Baby led weaning is when you let baby feed themselves from the beginning when you start supplementing their diet.

According to recent research most babies reach for food when they are about six months old, but some start as early as five months. This is about the time when mums are encouraged to start feeding by their health visitor. All three of my children have started weaning at around five and a half months. Once they were capable of grabbing some of my food, I have let them have it. I have also continued to breast feed them until ten-eleven months.

When you start feeding at six months your baby is developmentally ready to start feeding themselves proper food. By this age your baby has developed enough to both reach for and grab food, and are able to co-ordinate their tongue to eat it.

The essence of baby led weaning is that there is no need for purees, ice cube trays full of mush, food processors or baby food. They can eat exactly what you do. Just hand them the food in suitably sized chunks and let them get on with it.

Getting Started

The key difference between baby led weaning and traditional weaning is the order in which your baby learns to eat. With a puree they learn to swallow first and then chew, which is OK until they encounter a lump. With baby led weaning your baby will learn to chew first and then swallow.

Your baby is ‘leading’ the learning. As a parent you need to be able to free yourself from worries about how much they are eating and whether they like it. It is all meant to be good fun, if a little messy.

Top tips

  • Forget ‘baby food’. As long as you are not adding salt, baby can have what you have. Start off with chip-sized pieces as these are easy to hold onto, you can soon add in smaller things to develop their pincer grip.
  • As a first food most people give cooked carrot sticks, toast fingers, cucumber sticks or cheese. There is no reason why you can’t give them some pasta bolognaise if that is what the rest of the family are having. I do recommend pasta twists rather than penne, as they have trouble sucking the penne into their mouths.
  • Some people recommend not to have a bowl as it will just get flung across the room. I have found three bits of Blu-tack in a triangle on the bottom of the bowl helps it to stay put.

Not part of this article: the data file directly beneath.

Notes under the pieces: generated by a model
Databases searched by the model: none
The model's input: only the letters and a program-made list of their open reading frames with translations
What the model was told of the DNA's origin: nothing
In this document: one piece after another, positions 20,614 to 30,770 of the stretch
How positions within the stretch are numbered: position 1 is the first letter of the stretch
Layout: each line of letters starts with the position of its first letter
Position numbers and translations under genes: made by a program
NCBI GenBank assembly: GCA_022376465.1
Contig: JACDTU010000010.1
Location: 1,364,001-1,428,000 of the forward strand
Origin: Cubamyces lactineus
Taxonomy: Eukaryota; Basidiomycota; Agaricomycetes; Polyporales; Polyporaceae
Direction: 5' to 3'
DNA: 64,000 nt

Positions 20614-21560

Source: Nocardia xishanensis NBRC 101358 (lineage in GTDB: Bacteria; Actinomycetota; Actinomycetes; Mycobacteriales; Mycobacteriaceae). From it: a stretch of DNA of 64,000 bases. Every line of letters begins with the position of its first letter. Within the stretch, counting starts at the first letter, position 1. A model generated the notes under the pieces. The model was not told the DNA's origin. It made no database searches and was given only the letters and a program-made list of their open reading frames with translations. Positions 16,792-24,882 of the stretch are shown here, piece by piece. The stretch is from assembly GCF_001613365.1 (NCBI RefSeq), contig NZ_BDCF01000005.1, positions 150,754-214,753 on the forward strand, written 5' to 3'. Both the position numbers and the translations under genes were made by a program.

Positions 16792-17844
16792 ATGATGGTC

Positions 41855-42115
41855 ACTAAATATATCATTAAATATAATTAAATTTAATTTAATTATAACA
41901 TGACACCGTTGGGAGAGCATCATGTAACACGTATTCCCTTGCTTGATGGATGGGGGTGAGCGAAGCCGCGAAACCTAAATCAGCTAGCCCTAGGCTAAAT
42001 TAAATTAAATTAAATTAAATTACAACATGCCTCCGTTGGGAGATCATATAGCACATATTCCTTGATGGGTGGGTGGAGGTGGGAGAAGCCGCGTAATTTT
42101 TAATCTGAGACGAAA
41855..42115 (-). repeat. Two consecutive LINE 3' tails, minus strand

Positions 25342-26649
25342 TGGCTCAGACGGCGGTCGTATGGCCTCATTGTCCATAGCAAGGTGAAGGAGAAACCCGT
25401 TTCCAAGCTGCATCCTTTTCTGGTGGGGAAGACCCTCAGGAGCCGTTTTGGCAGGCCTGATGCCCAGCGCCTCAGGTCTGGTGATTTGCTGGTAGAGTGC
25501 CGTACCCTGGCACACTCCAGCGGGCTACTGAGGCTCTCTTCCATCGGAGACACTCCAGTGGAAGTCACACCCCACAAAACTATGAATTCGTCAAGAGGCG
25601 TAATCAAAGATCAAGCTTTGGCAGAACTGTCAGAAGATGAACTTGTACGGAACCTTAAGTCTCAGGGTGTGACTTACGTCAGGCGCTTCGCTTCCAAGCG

• There will be a lot of mess. Depending upon your floor covering, e.g. carpets, you may need a plastic sheet under the high chair. I also recommend a good sturdy high chair. I have one of these Chicco Pocket Snack Booster chairs. It has a removable tray which can go inside the dishwasher.
  • Experience shows that the more effort you put into preparing the baby’s food, the less likely they are to eat it. It doesn’t matter if they don’t eat as they are getting enough calories from milk still.
  • Try and eat at the same time as your baby. They will learn from you.
  • Work up to three meals a day. Do whatever is convenient.
  • Actual hunger can be frustrating to your baby when they are trying to learn how to eat. Try to time ‘meals’ between milk feeds. You don’t need to eat only when you are in the house, finger food can be taken out and about in a Tupperware container.
  • Let your baby put the food into their mouth, rather than you doing it, so they can control how it moves backwards. If the baby gags then don’t worry, remember it is their way of moving food around in the mouth. 
  • Nappies will fascinate you from now on. Things sneak through the digestive system without any harm. Bananas produce poo with little black threads, Look and learn.
  • Have a camera ready when you start letting baby feed as this period of development doesn’t last long. You can capture those toothless happy smiles when they first try something new.

Personally I have a mostly Baby Led weaning approach with my kids. I also supplement them with yoghurts, weetabix and porridge, which are difficult for baby to feed themselves so I help with a spoon, but on the most part, they feed themselves.